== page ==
Born to a Tunisian mother and European father in the banlieues of Paris, JR started out as a graffiti tagger using the monicker Face 3 before transitioning into photography, taking pictures of other street artists at work. (He still calls himself a “photograffeur.”) In 2004, however, after riots broke out in the banlieues, JR created his first major project, photographing the faces of the rioters and pasting up large prints of their faces around the city. This approach, which humanized a largely immigrant populace that the government officially termed “scum,” has become JR’s trademark. In 2007, he pasted portraits of Arabs and Jews on walls throughout Israel and the West Bank for the project Face2Face, and in 2008, after the government-involved murder of three young men in Rio de Janeiro’s disenfranchised Morro da Providência favela led to riots, he plastered enormous pictures of the eyes of the community’s women (including relatives of the dead youths) on buildings looking down into the city for Women Are Heroes.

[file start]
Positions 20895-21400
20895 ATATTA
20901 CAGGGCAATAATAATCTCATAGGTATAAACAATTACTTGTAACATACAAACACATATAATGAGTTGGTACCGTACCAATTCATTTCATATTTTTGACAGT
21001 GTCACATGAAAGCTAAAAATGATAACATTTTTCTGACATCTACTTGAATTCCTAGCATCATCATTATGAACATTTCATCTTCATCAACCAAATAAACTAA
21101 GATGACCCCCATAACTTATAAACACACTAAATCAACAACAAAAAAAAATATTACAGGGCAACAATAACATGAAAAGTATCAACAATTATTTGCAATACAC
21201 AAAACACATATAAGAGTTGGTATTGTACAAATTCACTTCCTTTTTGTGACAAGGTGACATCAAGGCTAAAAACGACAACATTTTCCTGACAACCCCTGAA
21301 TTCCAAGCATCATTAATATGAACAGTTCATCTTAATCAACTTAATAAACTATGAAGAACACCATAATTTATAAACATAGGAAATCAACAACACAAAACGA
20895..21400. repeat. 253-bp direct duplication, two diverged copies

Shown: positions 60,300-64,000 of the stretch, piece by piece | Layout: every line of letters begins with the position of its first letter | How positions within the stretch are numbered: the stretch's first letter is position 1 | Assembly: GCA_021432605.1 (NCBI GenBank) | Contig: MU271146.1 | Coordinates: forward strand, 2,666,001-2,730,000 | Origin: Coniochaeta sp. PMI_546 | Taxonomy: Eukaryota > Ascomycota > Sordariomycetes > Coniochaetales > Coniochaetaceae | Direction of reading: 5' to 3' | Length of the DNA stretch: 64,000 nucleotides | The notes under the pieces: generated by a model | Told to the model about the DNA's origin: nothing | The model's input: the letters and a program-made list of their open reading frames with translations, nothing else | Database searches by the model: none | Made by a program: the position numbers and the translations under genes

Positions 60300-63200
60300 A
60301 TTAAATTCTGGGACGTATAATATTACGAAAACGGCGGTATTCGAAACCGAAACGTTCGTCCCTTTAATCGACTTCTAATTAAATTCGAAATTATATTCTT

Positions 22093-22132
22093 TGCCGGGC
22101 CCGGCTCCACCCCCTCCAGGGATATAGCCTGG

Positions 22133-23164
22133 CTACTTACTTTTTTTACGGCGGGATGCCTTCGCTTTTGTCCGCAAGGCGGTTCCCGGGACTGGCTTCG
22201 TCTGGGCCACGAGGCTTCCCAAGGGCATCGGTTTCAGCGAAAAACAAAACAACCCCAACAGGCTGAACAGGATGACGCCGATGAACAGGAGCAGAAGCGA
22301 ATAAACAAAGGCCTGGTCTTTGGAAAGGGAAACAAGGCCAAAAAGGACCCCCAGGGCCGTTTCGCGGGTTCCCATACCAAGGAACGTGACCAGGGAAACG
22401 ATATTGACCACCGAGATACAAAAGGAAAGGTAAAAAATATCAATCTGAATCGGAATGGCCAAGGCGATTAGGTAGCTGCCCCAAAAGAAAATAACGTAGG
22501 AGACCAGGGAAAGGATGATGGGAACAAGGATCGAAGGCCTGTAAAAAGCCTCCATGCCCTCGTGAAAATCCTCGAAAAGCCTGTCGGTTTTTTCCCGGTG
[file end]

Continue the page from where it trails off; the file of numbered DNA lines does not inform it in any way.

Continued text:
After winning the 2011 TED prize, JR inverted his practice for the project Inside Out, inviting people around the globe to send him photographs of themselves that he would then print out at large scale and send back to them to mount publicly. Participants have ranged from North Dakota’s Lakota tribe to the revolutionary Tunisian protesters. Represented in Paris by Emmanuel Perrotin, JR was invited to create a giant photo booth at the Centre Pompidou, and in 2010 his film of theWoman Are Heroes project was premiered at the Cannes Film Festival. “The fact that art cannot change things makes it a neutral place for exchanges and discussions, and then enables it to change the world,” the artist has said. “What is most fascinating to me is involvement.”
The Melin Building
Palais de Tokyo